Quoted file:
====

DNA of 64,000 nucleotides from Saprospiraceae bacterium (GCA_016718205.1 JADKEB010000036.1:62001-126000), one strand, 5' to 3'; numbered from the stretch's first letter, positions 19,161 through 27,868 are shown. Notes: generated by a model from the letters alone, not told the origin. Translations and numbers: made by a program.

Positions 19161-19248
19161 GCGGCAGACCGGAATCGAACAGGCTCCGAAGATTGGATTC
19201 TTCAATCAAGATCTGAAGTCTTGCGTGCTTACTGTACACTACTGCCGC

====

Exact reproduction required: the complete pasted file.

DNA of 64,000 nucleotides from Saprospiraceae bacterium (GCA_016718205.1 JADKEB010000036.1:62001-126000), one strand, 5' to 3'; numbered from the stretch's first letter, positions 19,161 through 27,868 are shown. Notes: generated by a model from the letters alone, not told the origin. Translations and numbers: made by a program.

Positions 19161-19248
19161 GCGGCAGACCGGAATCGAACAGGCTCCGAAGATTGGATTC
19201 TTCAATCAAGATCTGAAGTCTTGCGTGCTTACTGTACACTACTGCCGC